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Garcinia gummi-gutta is a tropical species of Garcinia native to Indonesia. Common names include Garcinia cambogia (a former scientific name), as well as brindleberry, Malabar tamarind, and kudam puli (pot tamarind). This fruit looks like a small pumpkin and is green to pale yellow in color.
Although it has received considerable media attention purporting its effects on weight loss, there is liver toxicity associated with commercial preparations of the fruit extract with clinical evidence indicating it has no significant effect on weight loss.
G. gummi-gutta is one of several closely related Garcinia species from the plant family Clusiaceae. With thin skin and deep vertical lobes, the fruit of G. gummi-gutta and related species range from about the size of an orange to that of a grapefruit; G. gummi-gutta looks more like a small yellowish, greenish, or sometimes reddish pumpkin. The color can vary considerably. When the rinds are dried and cured in preparation for storage and extraction, they are dark brown or black in color.
Along the west coast of South India, G. gummi-gutta is popularly termed "Malabar tamarind", and shares culinary uses with the tamarind (Tamarindus indica). The latter is a small and the former a quite large evergreen tree. G. gummi-gutta is also called goraka or, in some areas, simply kattcha puli (souring fruit). It is called uppage in Kannada language and fruits are collected and dried for selling to dealers in Sirsi, Karnataka.
G. gummi-gutta is used in cooking, including in the preparation of curries. The fruit rind and extracts of Garcinia species are called for in many traditional recipes, and various species of Garcinia are used similarly in food preparation in Assam (India), Thailand, Malaysia, Burma, and other Southeast Asian countries. In the Indian Ayurvedic medicine, "sour" flavors are said to activate digestion. The extract and rind of G. gummi-gutta is a curry condiment in India. It is an essential souring ingredient in the southern Thai variant of kaeng som, a sour curry.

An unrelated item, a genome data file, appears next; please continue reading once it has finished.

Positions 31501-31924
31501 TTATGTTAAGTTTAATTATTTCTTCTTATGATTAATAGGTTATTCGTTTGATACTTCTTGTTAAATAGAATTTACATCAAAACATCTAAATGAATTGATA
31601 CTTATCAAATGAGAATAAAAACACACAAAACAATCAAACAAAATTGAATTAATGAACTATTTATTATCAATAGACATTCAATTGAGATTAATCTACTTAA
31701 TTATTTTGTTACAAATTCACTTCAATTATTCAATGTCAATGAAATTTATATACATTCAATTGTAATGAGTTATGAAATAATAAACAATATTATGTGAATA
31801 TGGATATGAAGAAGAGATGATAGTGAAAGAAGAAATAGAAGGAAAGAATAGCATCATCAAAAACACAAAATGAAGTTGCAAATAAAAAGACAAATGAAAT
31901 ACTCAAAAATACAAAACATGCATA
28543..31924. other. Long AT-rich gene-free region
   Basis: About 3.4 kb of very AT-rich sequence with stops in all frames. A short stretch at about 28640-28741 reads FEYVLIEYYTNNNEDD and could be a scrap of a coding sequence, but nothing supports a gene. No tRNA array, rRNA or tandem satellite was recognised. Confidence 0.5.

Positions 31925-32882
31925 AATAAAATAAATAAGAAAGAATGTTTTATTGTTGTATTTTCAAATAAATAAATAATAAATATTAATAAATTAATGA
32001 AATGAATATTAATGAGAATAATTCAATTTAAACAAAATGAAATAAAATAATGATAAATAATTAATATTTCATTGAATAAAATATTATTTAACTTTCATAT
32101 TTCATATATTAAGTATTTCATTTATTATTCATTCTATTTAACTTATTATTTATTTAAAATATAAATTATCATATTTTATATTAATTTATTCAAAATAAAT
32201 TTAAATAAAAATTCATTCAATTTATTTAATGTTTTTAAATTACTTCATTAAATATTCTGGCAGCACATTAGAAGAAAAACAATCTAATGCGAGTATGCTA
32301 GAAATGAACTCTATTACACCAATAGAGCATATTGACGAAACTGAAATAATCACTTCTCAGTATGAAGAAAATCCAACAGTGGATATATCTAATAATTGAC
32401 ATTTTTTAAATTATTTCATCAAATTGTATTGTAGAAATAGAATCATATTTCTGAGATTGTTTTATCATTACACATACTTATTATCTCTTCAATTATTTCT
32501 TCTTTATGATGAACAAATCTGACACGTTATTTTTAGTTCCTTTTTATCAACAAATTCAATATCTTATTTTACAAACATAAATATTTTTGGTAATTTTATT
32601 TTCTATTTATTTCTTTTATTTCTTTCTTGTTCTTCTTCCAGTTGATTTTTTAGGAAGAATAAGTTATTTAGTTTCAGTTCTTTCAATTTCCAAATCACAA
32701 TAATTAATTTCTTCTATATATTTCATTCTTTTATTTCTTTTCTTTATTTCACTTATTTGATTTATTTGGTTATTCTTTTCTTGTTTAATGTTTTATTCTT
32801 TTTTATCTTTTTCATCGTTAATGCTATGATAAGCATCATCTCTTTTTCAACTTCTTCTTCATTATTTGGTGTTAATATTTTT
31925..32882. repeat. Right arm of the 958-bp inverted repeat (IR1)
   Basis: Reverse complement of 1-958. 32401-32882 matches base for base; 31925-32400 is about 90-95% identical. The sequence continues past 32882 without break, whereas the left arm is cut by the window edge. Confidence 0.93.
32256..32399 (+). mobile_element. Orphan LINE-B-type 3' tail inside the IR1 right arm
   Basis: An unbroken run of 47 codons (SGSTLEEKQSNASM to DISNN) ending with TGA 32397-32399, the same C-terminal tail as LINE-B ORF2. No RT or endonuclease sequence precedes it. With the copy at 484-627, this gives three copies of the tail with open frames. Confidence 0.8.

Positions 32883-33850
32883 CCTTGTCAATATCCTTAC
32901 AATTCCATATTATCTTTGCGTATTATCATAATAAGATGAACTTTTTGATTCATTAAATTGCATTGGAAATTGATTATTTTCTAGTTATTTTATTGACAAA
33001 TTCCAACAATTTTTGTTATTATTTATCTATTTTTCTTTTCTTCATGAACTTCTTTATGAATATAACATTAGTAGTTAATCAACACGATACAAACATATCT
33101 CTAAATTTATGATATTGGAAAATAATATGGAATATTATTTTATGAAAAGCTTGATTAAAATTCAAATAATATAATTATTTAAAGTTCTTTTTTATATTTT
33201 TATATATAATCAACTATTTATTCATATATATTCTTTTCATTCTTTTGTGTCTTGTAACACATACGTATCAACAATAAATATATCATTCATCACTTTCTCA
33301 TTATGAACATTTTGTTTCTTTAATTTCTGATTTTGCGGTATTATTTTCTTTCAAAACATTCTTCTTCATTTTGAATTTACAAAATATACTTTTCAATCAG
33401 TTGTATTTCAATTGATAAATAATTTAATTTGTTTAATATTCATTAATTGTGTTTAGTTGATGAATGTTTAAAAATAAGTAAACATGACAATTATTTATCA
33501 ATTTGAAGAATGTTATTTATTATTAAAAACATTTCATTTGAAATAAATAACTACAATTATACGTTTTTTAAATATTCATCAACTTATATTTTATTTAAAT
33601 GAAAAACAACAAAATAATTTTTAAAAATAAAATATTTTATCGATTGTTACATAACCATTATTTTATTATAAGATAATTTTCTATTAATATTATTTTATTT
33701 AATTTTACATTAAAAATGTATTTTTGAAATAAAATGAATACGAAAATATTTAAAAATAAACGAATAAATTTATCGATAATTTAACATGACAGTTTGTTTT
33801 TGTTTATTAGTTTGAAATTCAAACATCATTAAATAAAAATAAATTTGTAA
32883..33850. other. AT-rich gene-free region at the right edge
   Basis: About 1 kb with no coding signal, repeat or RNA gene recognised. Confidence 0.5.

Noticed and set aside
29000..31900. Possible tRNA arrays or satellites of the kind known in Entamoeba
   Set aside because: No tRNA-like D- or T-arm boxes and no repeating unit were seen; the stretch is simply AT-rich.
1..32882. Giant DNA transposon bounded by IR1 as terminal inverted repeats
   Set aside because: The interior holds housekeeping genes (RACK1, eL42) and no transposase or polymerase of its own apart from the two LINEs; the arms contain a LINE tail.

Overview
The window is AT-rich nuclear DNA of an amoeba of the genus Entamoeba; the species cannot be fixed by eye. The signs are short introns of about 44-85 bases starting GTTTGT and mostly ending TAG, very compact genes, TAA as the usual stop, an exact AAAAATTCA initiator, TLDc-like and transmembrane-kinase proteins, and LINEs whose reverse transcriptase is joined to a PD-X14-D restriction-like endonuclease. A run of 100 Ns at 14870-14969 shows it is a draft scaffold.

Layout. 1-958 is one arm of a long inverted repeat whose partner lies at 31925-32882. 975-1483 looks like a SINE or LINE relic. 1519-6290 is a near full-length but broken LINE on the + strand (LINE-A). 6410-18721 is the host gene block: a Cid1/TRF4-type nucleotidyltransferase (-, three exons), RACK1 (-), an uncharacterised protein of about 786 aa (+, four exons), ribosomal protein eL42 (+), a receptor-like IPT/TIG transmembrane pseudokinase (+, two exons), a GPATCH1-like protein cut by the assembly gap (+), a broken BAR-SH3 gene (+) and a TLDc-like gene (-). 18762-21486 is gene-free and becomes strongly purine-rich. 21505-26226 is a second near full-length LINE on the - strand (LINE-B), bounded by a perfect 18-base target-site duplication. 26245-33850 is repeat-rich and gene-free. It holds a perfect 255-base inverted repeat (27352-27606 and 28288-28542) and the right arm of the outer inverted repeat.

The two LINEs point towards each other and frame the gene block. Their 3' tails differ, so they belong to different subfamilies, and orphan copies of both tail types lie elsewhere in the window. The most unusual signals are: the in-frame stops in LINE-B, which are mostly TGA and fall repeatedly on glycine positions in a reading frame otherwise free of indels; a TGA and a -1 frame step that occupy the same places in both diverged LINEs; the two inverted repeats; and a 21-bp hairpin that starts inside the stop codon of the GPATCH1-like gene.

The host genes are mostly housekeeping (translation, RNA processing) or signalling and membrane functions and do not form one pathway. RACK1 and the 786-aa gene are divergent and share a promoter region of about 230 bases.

G. gummi-gutta is used commercially in fish curing, especially in Sri Lanka and South India. The trees can be found in forested areas and also are protected in plantations otherwise given over to pepper, spice, and coffee production.
Hydroxycitric acid (HCA), the principle constituent (10-50%) of the dried fruit rind of Garcinia cambogia, has been assessed for its potential to cause weight loss. In late 2012, a United States television personality, Dr. Oz, promoted Garcinia cambogia extract as "an exciting breakthrough in natural weight loss". Dr. Oz's endorsements of dietary supplements having no or little scientific evicence of efficacy have often led to a substantial increase in consumer purchases of the promoted products.
However, medical evidence is lacking, and the results of clinical trials do not strongly support claims that extracts derived from Garcinia cambogia are effective weight-loss aids. Meta-analyses of clinical trials offers evidence for limited short term weight loss with increases of up to two-fold in adverse events. A 1998 randomized, controlled trial looked at the effects of hydroxycitric acid, the purported active component in G. gummi-gutta, as a potential antiobesity agent in 135 people. The conclusion from this trial was that Garcinia cambogia failed to produce significant weight loss and fat mass loss beyond that observed with placebo. A more recent report stated that a meta-analysis, had clear limitations, suggesting:
…a small, statistically significant difference in weight loss favouring HCA over placebo (MD: −0.88 kg; 95% CI: −1.75, −0.00). [but with] Gastrointestinal adverse events… twice as common in the HCA group compared with placebo in one included study… [leading them to conclude that while] ...Garcinia extracts/HCA can cause short-term weight loss. The magnitude of the effect is small, and the clinical relevance is uncertain.
Further, adverse events associated with use of such supplements ("side effects") — especially, hepatotoxicity, as well as gastrointestinal issues — led to one preparation being withdrawn from the market.
While it has received considerable media attention purporting impact on weight loss, the limited clinical evidence for Garcinia cambogia supports no clear effect, while gastrointestinal adverse events were two-fold more common over the placebo in a 2011 meta-analysis indicating the extract may be unsafe for human consumption.
Orally, 500 mg of hydroxycitric acid four times daily can cause nausea, gastrointestinal discomfort, and headaches.
There have been several case reports of patients developing "Serotonin Syndrome" after combining their serotonergic medicines with Garcinia cambogia. Caution should be exercised in patients treated with the following class of medications who are looking to manage their weight issue using Garcinia cambogia:
- SSRIs: such as Fluoxetine, Paroxetine, Escitalopram and Sertraline
- Tricyclic Antidepressant (TCAs): Doxepine, Amitriptyline, etc.
- Dextromethorphan: a common cough suppressant found in many cough syrups and cold&flu remedies.
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